For too long we’ve been sold the idea that we have to look a certain way to be healthy. And that’s just not the case. Media, peer pressure, and societal expectations can significantly influence both young girls and boys to grow up with body image concerns. This can lead to eating disorders, depression and feelings of worthlessness.

It is estimated that 25% of people who suffer from an eating disorder are male. Although these numbers can be underreported due to the stigma of eating disorders being a “female illness.” It’s concerning stuff. 

So how can we help our kids grow up to have better self-esteem?

There are a few things to keep in mind if you want your child to learn how to eat intuitively, live healthily and love their body.

Be their super hero

Research shows that children may begin to worry about their weight and appearance as young as ages three to five. And the most powerful tool you have as a parent is to set an example. Your kids look up to you. They listen closely to everything you say and do. To them, you’re a hero. So, to raise children who have a healthy relationship with their body, following these principles is crucial.

Exercise because you love your body, not because you hate it.

Kids need to see that exercise should be enjoyable. It’s something we do because it makes our body feel good, not because we want to have a six pack.

Instead of making exercise feel like a chore or punishment, encourage daily movement. Help them retain the joy in physical activity from early childhood through team sports, outdoor games and by going on walks. Ask them what sports they like to play, and don’t just sit on the sideline- get involved and make it a fun family activity. Remember, exercise doesn’t need to suck.

Be aware of your food language

You were probably raised by parents who never said the phrase ‘healthy relationship with food.’ But this doesn’t mean you have to pass this on to your kids. 

Forget about diets. Instead, eat mindfully around the table, focus on having fruit and veggies and eat a variety of food.

Ditch labeling food as ‘good,’ ‘bad,’ ‘treat,’ or ‘junk.’ This demonises food and teaches kids that food should be earned. Raising kids to have a healthy relationship with food is a whole topic in itself. Read this blog to learn more.

My book Your Weight Is Not The Problem has a whole chapter on raising healthy kids who like their bodies 💗

Help them build food trust

Imagine a world where any time your child wants a snack, it’s not just allowed, but encouraged. That’s the magic of food trust. No need for portion police – let them eat until they’re content.

Instead of telling them to finish everything on their plate, TRUST that they will eat until they’re comfortably full. This is so important in helping your kids build a healthy relationship with food and learn how to listen to their hunger and fullness cues.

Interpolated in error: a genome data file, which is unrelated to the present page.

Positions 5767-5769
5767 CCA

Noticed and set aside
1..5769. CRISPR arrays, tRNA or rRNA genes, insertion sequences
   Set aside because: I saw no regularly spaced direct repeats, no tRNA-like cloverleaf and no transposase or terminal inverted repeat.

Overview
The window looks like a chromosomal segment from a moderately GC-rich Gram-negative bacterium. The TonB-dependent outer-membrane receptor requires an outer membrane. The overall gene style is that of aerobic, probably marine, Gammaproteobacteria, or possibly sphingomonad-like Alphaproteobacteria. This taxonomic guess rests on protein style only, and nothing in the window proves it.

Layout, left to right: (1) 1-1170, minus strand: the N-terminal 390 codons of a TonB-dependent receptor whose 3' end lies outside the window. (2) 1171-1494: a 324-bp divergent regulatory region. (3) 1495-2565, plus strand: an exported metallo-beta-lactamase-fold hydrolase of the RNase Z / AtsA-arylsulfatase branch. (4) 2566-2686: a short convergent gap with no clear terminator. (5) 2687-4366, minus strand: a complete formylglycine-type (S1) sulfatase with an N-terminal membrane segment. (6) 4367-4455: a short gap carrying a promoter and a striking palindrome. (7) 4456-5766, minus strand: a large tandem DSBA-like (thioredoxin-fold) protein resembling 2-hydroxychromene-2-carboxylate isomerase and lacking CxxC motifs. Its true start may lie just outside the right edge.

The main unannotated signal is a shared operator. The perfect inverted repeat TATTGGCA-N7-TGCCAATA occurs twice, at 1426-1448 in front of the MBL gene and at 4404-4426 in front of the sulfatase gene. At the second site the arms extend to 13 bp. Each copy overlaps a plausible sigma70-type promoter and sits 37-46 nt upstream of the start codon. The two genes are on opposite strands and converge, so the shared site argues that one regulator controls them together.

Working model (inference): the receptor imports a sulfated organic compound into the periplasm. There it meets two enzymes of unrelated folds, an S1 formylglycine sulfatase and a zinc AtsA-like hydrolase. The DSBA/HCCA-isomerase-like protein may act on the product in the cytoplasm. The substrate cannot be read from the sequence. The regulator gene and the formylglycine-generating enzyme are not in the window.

Stop bitching about your body or other people’s bodies

Feeling down about your body? Caught in a conversation filled with negative body talk? It happens to all of us, and it’s not a fun ride. 

If you see someone you think should lose weight, keep the comment to yourself. The same goes for commenting on your kids’ weight. Making negative remarks only teaches our kids to feel unhappy about their body and stress about their weight. 

Often, we make these comments on autopilot because we’ve been told to judge our bodies. So let’s change that. Start by working on your body talk. 

Don’t underestimate how important this is and the impact it has on raising kids who are much more accepting of how they look too.

Stop passing down body image concerns like a family heirloom

To promote a healthy body image in young kids, it’s important to encourage open, non-judgmental conversations, especially in the age of social media. Let them know it’s okay to talk about their appearance, and you’re there to listen without judgment. Initiate these conversations, ask questions, and listen to what they have to say. 

As they get a bit older, educate them about social media and talk about how images are often edited and filtered. Help them understand that there is no single “ideal” body shape or size. 

In a society that makes it so hard to love your body, it’s important to know how to navigate around who you follow that can help you improve your body image, and pass this on to your kids. 

Teach them how to be more like Mister Rogers

Building a positive body image involves teaching kids self-compassion. Mr, Rogers was a beloved TV host and creator of “Mister Rogers’ Neighbourhood.” He showed us how to be kind, compassionate and accept ourselves just the way we are. So try to keep the same vibe for your kids. 

  • Remind them that it’s normal to feel unsure about themselves and everyone wishes something about them was different. 
  • Tell them to treat themselves kindly, just like they would a friend. 
  • Celebrate their achievements and point out their qualities that have nothing to do with looks- like how kind, smart or creative they are. 

By helping kids develop self-compassion, you’re helping them build a positive body image as well as giving them the tools to handle challenges and setbacks in life.  

Raising kids with a healthy body image is important stuff

But the chances are, you’re not always going to get it right. You’re only human. 

Apologise or explain when you’re wrong, encourage open conversations, lead by example and teach self-compassion. This can raise kids who grow into young men that are self-assured and at peace with their bodies.

Speaking of parenting – it’s bloody hard work! My Back to Basics app is chock-full of simple, nutritious recipes that are perfect for busy family life. Try it free for 7-days.

What type of eater are you?

like an old school cosmo quiz